BC Court of Appeal Dismisses Rear End Collision Negligence Allegations

While there are times when a vehicle that is rear-ended by another can be found at fault for the collision in the usual course of things the rear driver bears full responsibility.  Reasons for judgement were published today by the BC Court of Appeal upholding such a finding.

In today’s case (Bains v. Chatakanonda) the Defendant stopped to execute a left hand turn when the Plaintiff rear ended his vehicle.  The Plaintiff’s claim was dismissed at trial with the judge finding her fully at fault for the crash.  On appeal the Plaintiff argued the Defendant should looked in his rear view mirror prior to stopping for his turn and failing to do so was negligent.  In rejecting this argument and upholding the claim dismissal the BC Court of Appeal provided the following reasons:

[23]         Mr. Chatakanonda was looking ahead for approaching traffic, and to the alley to ensure that he did not pull out in a left turn when it might cause a risk to oncoming traffic or a pedestrian.

[24]         It was clear from the judge’s findings that he did find that Mr. Chatakanonda ascertained it was safe to slow down and stop while waiting to make his left turn safely. This is clear from the following findings:

a)       that Mr. Chatakanonda was familiar with this left turn and knew it could be conducted safely, having done so for five years and knowing that others also did so (at para. 7);

b)       that in planning the turn, he was driving relatively slowly, below 30 km/h (at para. 3);

c)       that he illuminated his left‑turn signal and it was operating properly (at paras. 4, 17); and

d)       that he braked to a stop for a proper safety reason and his brake lights were operating (at paras. 7, 17).

[25]         Ms. Bains argues that being familiar with that left turn and neighbourhood has nothing to do with ascertaining the safety of a left turn on the day in question. I agree and disagree. I agree that each time Mr. Chatakanonda makes a left turn at that location, he is obliged to ascertain he can do so safely. However, given his familiarity with the location, he is entitled to have some expectations about how others behind him will perceive his driving, speed, and turn signal and react to them in the context of that road, those conditions, typical traffic, and that neighbourhood.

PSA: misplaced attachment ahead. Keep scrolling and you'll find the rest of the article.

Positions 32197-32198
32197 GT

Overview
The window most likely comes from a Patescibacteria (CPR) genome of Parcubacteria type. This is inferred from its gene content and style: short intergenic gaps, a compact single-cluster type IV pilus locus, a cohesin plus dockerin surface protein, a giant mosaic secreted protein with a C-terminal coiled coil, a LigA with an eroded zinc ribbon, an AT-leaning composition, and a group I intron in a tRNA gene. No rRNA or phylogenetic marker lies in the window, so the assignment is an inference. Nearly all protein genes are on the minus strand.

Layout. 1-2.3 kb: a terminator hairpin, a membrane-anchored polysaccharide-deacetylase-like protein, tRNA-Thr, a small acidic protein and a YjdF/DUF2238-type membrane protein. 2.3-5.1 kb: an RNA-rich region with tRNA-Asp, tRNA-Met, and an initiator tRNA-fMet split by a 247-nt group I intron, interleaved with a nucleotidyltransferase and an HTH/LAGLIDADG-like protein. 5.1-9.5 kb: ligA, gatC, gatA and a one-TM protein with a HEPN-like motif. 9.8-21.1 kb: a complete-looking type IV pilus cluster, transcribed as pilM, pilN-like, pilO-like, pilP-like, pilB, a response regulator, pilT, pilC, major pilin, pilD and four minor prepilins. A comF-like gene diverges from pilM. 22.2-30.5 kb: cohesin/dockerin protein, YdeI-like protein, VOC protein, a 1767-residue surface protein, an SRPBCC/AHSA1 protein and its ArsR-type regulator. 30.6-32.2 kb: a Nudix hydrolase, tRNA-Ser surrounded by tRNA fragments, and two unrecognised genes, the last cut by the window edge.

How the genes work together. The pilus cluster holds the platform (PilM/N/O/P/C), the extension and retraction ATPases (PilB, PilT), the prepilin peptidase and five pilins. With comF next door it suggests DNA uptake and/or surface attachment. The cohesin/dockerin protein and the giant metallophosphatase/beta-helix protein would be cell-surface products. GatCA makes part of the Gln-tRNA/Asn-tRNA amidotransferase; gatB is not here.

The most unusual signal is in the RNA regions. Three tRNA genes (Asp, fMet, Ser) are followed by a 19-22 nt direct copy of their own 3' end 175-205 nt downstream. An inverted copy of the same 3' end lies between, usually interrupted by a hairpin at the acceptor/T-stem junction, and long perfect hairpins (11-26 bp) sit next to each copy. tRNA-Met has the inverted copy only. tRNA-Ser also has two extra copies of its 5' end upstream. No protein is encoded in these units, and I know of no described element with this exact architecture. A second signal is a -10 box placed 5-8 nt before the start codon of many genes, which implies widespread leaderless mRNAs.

[26]         There was no evidence to suggest that Mr. Chatakanonda did anything out of the ordinary that would not have been expected by a prudent driver following him from a safe distance and at a safe speed, given the conditions of the road, sightlines, or other factors.

[27]         Ms. Bains was the following driver who drove into Mr. Chatakanonda’s car. She does not explain how, on the findings of the judge, the fact that Mr. Chatakanonda did not look behind him could have caused or contributed to Ms. Bains driving into his car.

[28]         For example, there was no evidence that it was highly unusual to turn left at that location, in that neighbourhood; there was no evidence that a following driver would not be able to anticipate the left turn because of impaired sightlines; or that in that neighbourhood the typical volume and speed of traffic made it generally unsafe to prepare to make and then make a left turn at that location.

[29]         In the oral submissions at the hearing of the appeal, counsel for Ms. Bains attempted to advance a new argument. It appears to be a suggestion that the judge made a factual error in finding that Mr. Chatakanonda had braked to stop while moving part of his car over the painted traffic island. The argument now is that Mr. Chatakanonda had not done so, but instead, stopped entirely in the northbound lane. Leaving aside the fact that this is a new argument not addressed in the factum, and that there was some evidence before the judge to support his finding, I do not see how this proposition would change anything about the findings on liability.

[30]         It is clear that the judge rejected Ms. Bains’ evidence that Mr. Chatakanonda stopped suddenly without warning and without illuminating his car’s signal light. The judge found that Mr. Chatakanonda’s car was “there to be seen, stopped with signal and brake lights illuminated.”

[31]         I conclude that the findings of the judge that Mr. Chatakanonda was not negligent do not give rise to reviewable error.

Bains v. Chatakanonda, bc injury law, rear end collisions

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ERIK
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When not writing the BC Injury Law Blog, Erik is the managing partner at MacIsaac & Company, based in Victoria, B.C. He is also involved with combative sports regulatory issues and authors the Combat Sports Law Blog.

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